Frequently Asked Questions
long does it normally take to break in a horse?
Usually around 4-5 weeks.
|Q: In your
opinion, what's the best age for my horse to be
broken in and ridden?
A: In an
ideal world, I would say that four years old is a
good age for most horses. Leaving flexibility
room in terms of workload afterwards for later
|Q: What is
the minimal age that you would break-in a horse
to be ridden?
A: I will not break
in a horse under saddle who is under two years
from the actual day of
birth. I do understand that this limits me with
regards to the thoroughbred industry. I have
nothing against thoroughbred racing, and have a
great deal of respect for the industry. I do
understand that thoroughbreds mature earlier, and
it is common practice for some to be broken in
much earlier and raced at two. It is simply a
personal opinion that I don't want to compromise
on. I will happily work with horses on the ground
up until, and under saddle after the age of two.
broke in my horse, but he/she won't listen to my
signals. What is your definition of "broken
A: I consider a horse
to be broken in when they can comfortably walk,
trot, canter carrying a rider, on a soft reign,
and softly yield to the rider's leg and hand cues.
They should also be comfortable to be led, tacked
up, groomed, handled with no 'sensitive' areas,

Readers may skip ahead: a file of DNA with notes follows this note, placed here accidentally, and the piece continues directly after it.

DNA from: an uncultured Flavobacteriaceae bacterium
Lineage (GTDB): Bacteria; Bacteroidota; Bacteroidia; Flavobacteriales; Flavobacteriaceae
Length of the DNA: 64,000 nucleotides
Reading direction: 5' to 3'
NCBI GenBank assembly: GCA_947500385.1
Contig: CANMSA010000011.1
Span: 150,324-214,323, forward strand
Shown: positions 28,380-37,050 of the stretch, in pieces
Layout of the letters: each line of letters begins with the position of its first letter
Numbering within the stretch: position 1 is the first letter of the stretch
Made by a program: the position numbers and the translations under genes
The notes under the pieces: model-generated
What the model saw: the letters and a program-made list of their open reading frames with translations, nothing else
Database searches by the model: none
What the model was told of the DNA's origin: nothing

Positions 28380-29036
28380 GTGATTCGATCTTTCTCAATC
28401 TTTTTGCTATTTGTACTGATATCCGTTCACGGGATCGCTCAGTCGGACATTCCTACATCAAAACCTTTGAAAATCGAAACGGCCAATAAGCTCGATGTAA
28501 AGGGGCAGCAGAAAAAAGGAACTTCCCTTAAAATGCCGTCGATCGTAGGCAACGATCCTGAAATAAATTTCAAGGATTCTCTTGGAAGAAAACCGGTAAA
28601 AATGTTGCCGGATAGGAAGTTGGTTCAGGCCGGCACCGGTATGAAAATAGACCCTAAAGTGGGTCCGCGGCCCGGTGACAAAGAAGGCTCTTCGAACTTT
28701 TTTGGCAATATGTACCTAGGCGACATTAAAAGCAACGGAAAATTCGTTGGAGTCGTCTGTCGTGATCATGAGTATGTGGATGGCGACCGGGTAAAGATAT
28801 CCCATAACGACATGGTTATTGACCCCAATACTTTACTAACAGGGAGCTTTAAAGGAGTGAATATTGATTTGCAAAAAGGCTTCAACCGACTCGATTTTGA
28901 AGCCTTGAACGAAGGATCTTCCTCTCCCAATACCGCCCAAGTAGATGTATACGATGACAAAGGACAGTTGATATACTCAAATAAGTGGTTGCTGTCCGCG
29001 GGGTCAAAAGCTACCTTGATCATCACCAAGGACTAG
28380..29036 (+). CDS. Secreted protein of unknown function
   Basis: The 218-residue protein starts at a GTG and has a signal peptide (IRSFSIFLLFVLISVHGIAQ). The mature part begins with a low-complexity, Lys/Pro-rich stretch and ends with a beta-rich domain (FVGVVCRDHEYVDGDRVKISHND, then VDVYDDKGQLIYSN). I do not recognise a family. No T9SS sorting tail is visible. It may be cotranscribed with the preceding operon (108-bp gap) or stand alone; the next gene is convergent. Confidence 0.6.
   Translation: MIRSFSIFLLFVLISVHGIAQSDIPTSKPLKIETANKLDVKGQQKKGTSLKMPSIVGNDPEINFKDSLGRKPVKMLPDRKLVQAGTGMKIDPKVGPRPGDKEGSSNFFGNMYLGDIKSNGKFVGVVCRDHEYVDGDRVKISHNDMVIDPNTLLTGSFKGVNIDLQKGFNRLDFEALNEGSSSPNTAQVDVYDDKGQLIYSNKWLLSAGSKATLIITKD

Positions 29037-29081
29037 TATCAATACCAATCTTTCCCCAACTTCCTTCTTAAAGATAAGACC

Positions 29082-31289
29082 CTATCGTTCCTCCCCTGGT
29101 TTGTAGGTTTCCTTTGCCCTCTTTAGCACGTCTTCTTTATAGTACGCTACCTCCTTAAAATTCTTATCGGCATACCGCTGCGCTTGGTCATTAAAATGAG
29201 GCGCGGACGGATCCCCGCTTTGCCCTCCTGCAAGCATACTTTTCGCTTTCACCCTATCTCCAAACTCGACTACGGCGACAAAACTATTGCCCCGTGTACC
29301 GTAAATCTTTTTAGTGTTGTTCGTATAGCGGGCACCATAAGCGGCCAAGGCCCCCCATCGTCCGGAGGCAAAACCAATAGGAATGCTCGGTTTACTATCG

and stand reasonable still for being tacked up
That said, I cater to what the owner /
rider wants and expects from the horse. This
might mean that I spend a few extra sessions
working with the owner to show them what the
horse best responds to, and how to cope with any
issues they may get in the future. Or work a
horse more around traffic and hills if their job
is going to be riding out. Or work with and
alongside the owner, if they are an experienced
rider who want to do most of the work themselves,
but just want a hand and guidance. Just like each
horse is a different individual, so is each
combination of horse and rider.
|Q: So you
do more than just breaking-in?
Yes. I do training, re-training, bringing horses
back into work, working with problem horses,
lessons, consultations, and more. And if it's
something beyond my abilities, I would likely be
able to recommend someone.
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